Clear-cut case of doxxing if it happened today: Lawyers
Aggrieved by a hit-and-run involving a dog, Mark Lin Youcheng, 27, posted a screenshot containing personal particulars of the woman he thought was behind the wheel.
He followed up with another comment - "Give her hell".
It turned out to be the wrong person, and the woman, who owned the car but was not the driver at the time of the accident, ended up receiving harassing calls and messages from strangers.
All this happened in 2016, but if it had occured today, lawyers say the case would come under new doxxing laws which came into force on Jan 1.
Under amendments to the Protection from Harassment Act passed in May last year, those who publish identifiable information about a person with the intention to cause harassment or facilitate violence can be fined up to $5,000, and depending on the offence, jailed for up to six months or a year.
Mr Lionel Tan, a partner at law firm Rajah and Tann, said Lin had published the identity information of the car owner and it was clear that, by saying "give her hell", he was encouraging others to harass, cause alarm, or distress to the woman.
"It would be difficult to find a different interpretation for that phrase," he told The New Paper.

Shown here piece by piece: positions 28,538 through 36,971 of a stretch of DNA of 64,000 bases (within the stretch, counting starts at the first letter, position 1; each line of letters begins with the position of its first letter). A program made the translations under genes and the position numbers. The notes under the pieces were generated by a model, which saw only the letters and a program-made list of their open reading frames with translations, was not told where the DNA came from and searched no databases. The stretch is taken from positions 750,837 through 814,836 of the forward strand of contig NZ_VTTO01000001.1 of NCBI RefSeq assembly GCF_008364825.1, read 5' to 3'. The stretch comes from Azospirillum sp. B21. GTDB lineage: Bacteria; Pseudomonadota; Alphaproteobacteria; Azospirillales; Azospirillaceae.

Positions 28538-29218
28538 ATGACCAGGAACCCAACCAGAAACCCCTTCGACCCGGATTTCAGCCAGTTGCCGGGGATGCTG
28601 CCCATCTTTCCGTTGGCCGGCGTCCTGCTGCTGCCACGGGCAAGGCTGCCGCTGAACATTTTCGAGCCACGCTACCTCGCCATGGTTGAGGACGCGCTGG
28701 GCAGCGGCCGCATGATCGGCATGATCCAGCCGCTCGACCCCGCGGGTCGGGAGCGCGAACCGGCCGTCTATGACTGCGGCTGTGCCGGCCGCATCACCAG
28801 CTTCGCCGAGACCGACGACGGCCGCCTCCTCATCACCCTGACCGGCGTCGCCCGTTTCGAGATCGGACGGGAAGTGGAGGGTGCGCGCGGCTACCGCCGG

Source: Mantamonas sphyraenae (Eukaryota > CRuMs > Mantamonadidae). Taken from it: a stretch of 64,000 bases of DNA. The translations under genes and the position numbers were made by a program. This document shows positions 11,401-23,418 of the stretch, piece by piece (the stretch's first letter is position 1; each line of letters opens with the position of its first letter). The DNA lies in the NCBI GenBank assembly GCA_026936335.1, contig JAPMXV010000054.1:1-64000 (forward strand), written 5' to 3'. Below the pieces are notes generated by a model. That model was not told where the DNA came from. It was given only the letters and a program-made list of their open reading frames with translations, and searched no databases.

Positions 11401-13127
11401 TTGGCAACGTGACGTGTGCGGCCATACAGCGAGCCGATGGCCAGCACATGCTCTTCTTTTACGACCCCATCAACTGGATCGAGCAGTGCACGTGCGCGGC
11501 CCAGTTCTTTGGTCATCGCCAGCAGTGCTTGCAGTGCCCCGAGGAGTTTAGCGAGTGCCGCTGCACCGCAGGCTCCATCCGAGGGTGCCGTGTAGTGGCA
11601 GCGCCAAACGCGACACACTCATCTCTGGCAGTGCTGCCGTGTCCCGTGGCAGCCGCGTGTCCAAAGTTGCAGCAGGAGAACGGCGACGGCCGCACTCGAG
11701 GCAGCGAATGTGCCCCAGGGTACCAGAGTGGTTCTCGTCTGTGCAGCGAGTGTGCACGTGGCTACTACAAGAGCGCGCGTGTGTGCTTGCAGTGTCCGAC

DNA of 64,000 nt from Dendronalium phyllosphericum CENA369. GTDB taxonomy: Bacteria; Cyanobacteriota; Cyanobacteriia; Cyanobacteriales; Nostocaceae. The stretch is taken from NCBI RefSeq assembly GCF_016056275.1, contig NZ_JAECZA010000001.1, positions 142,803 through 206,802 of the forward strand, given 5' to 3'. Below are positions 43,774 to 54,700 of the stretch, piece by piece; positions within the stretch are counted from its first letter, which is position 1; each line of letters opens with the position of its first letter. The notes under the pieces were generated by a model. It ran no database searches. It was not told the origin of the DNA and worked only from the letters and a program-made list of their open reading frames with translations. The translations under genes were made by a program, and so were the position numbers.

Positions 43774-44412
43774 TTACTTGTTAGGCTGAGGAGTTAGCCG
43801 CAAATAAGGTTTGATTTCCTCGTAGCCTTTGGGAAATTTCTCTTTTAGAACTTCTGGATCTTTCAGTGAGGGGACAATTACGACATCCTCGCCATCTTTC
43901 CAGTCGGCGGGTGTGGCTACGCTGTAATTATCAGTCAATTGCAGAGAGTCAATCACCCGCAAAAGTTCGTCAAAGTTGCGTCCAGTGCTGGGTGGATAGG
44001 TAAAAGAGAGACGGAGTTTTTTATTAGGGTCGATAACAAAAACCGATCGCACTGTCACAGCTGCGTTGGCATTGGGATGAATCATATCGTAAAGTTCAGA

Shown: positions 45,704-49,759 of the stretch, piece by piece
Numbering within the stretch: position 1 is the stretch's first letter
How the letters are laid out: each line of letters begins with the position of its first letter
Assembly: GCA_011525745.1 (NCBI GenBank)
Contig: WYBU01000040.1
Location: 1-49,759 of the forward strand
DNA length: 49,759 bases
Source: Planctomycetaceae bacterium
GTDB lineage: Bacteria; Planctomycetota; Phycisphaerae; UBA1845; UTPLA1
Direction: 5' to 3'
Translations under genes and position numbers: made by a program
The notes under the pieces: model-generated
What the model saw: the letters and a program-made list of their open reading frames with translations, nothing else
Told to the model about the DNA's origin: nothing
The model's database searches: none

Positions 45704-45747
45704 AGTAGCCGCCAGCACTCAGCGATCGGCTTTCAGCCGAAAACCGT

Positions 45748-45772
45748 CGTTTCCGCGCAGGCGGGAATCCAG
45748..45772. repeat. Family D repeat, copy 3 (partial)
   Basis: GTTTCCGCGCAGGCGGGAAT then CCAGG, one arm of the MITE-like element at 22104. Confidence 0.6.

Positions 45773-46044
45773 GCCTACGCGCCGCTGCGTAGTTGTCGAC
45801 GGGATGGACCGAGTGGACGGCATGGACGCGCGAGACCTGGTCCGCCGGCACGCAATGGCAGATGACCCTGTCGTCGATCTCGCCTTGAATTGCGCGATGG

Mr Tan said the new doxxing law sends a message that extreme online vigilantism that crosses the line into harassment or threats of physical violence will not be tolerated.
Lawyer Fong Wei Li agreed it was a clear-cut case of doxxing but said Lin was convicted for making an abusive communication that caused harassment instead, as the new law cannot function retrospectively.
As for the new law, the challenge is proving intention, said Mr Fong.
Mr Tan said the prosecution and defence have to assess whether there was intention to identify the victim to cause others to harass the victim, or whether it was done in the spirit of educating the public.
There may be borderline cases, and tricky situations may arise when the victim's actions in the first place are objectionable.
But even in such cases, the doxxing laws will still apply, Mr Tan added.
Invictus Law Corporation's Josephus Tan said the doxxing laws are a good way to regulate online behaviour which, if left uncontrolled, might result in real offline consequences.
"Two wrongs do not make a right no matter how 'noble' the cause might seem to be," said the criminal lawyer.